The Environment Is on the November Ballot — Here’s Where and What’s at Stake
By Tara Lohan
Environmental issues such as polluted drinking water in Michigan and harmful algal blooms in Florida could influence which candidates voters will support in this November's midterm election, said Holly Burke, communications coordinator of the League of Conservation Voters.
"Water issues really resonate with voters in states where clean water has been a dramatic problem," said Burke.
These issues may affect certain political candidates, but in some states ballot measures will be a more direct way for residents to weigh in on environmental issues. For those hoping that statewide initiatives will help to combat environmental rollbacks at the federal level by the Trump administration, this election will be a crucial test.
The statewide ballot initiative with the greatest environmental significance will be decided by voters in Washington state, which could signal a shift in climate change strategy.
Two other western states will take on clean energy standards, and water issues will appear on the ballots in three states, including a confusing measure in Florida that pairs offshore drilling with an unrelated measure on vaping.
"We're seeing a lot of support for states to take the lead in the light of federal attacks on clean energy and climate," said Bill Holland, state policy director for the League of Conservation Voters.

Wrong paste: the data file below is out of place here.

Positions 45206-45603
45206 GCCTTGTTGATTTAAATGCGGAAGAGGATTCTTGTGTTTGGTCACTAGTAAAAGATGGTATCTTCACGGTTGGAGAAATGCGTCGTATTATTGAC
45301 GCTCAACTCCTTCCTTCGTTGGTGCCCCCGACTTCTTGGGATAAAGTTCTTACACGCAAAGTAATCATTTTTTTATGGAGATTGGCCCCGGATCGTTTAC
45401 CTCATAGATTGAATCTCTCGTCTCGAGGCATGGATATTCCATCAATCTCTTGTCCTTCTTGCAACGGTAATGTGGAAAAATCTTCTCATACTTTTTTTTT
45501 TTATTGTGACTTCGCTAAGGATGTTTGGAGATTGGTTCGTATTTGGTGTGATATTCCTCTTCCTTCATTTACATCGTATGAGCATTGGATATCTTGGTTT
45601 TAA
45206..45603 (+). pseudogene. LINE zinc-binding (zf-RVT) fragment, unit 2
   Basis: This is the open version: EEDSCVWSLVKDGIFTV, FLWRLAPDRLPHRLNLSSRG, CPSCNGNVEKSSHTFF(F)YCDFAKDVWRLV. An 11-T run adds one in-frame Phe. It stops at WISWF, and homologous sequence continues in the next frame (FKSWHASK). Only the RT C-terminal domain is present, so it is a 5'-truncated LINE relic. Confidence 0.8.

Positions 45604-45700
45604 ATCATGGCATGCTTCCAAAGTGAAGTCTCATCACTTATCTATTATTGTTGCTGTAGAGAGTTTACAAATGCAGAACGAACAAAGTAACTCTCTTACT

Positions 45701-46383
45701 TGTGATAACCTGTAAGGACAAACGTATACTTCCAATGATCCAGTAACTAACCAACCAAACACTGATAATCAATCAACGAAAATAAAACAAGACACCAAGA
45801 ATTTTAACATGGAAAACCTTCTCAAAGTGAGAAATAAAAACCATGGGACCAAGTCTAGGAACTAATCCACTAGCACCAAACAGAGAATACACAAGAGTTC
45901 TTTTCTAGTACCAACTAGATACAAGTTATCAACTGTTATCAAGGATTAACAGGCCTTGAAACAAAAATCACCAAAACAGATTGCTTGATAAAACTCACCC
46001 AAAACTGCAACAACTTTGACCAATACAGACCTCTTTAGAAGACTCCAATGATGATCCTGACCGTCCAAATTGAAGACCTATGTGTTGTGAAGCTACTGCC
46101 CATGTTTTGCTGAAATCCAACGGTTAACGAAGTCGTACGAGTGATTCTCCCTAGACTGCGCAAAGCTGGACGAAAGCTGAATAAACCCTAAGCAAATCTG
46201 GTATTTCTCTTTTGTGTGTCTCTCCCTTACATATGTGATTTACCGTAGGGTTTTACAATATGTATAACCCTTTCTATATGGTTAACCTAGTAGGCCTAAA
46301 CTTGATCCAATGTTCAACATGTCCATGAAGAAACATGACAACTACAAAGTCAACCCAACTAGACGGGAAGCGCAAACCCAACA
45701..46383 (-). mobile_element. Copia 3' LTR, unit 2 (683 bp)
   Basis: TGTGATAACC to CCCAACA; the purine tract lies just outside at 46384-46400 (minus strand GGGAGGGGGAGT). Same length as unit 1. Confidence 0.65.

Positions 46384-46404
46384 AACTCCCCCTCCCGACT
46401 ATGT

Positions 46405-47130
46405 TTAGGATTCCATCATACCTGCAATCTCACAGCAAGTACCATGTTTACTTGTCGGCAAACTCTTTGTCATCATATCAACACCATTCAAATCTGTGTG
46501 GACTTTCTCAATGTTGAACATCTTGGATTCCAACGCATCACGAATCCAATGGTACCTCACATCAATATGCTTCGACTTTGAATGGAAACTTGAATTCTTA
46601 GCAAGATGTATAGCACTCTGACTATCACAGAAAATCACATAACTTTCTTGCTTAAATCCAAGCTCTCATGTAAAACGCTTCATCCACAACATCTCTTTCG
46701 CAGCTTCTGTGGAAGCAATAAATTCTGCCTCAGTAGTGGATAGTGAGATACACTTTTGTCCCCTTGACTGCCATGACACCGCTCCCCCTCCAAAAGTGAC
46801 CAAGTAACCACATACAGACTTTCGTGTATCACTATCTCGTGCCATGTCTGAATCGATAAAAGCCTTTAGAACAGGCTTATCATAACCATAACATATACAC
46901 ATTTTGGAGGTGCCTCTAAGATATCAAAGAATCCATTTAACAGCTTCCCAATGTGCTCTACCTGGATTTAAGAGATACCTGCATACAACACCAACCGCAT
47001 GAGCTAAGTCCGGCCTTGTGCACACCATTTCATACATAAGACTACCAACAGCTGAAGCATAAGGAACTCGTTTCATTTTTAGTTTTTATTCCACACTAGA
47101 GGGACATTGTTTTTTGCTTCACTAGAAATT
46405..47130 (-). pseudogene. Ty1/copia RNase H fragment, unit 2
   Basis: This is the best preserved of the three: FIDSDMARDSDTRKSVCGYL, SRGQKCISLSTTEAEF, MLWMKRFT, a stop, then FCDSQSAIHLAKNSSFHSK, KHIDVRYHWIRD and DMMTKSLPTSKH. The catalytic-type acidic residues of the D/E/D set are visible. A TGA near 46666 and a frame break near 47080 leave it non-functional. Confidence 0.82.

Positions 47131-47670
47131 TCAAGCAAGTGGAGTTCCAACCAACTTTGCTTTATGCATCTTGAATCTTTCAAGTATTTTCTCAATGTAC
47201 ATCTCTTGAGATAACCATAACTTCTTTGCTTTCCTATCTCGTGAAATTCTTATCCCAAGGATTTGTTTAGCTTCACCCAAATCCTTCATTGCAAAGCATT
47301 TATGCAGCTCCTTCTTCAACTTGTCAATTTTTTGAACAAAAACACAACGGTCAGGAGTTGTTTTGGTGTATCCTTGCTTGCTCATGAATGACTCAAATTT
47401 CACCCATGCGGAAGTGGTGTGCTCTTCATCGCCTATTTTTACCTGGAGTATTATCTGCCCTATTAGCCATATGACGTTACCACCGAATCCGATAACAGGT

A Fee on Polluters
The biggest test will be nearly 3,000 miles from Washington, DC, in Washington state. If voters approve Initiative 1631, Washington could significantly move the needle on climate action by being the first state to enact a fee on carbon emissions.
Carbon pricing bills have been proposed by a number of state legislatures, including Washington's, but none have yet to pass in the U.S. Now Washington voters will decide for themselves on the issue and if Initiative 1631 wins, it could trigger efforts in other states.
"We're super excited and see it as a potential model nationwide," said Holland.
The measure would put a fee of $15 per metric ton on carbon emissions, beginning in 2020. This fee would increase $2 every year until the state hits its 2035 greenhouse gas reduction goals and is on track to meet its 2050 goals.
There's a lot at stake, not just for Washington, but the whole country.
"If it passes, Washington will take its place as a part of a growing West Coast climate vanguard, alongside California and Oregon, representing close to 20 percent of the U.S. economy," wrote David Roberts at Vox. "If it fails, it will not only be a crushing blow to an already battered state climate community, but it will cast doubt on the larger states-will-save-us narrative, which is just about the only narrative U.S. climate hawks have left."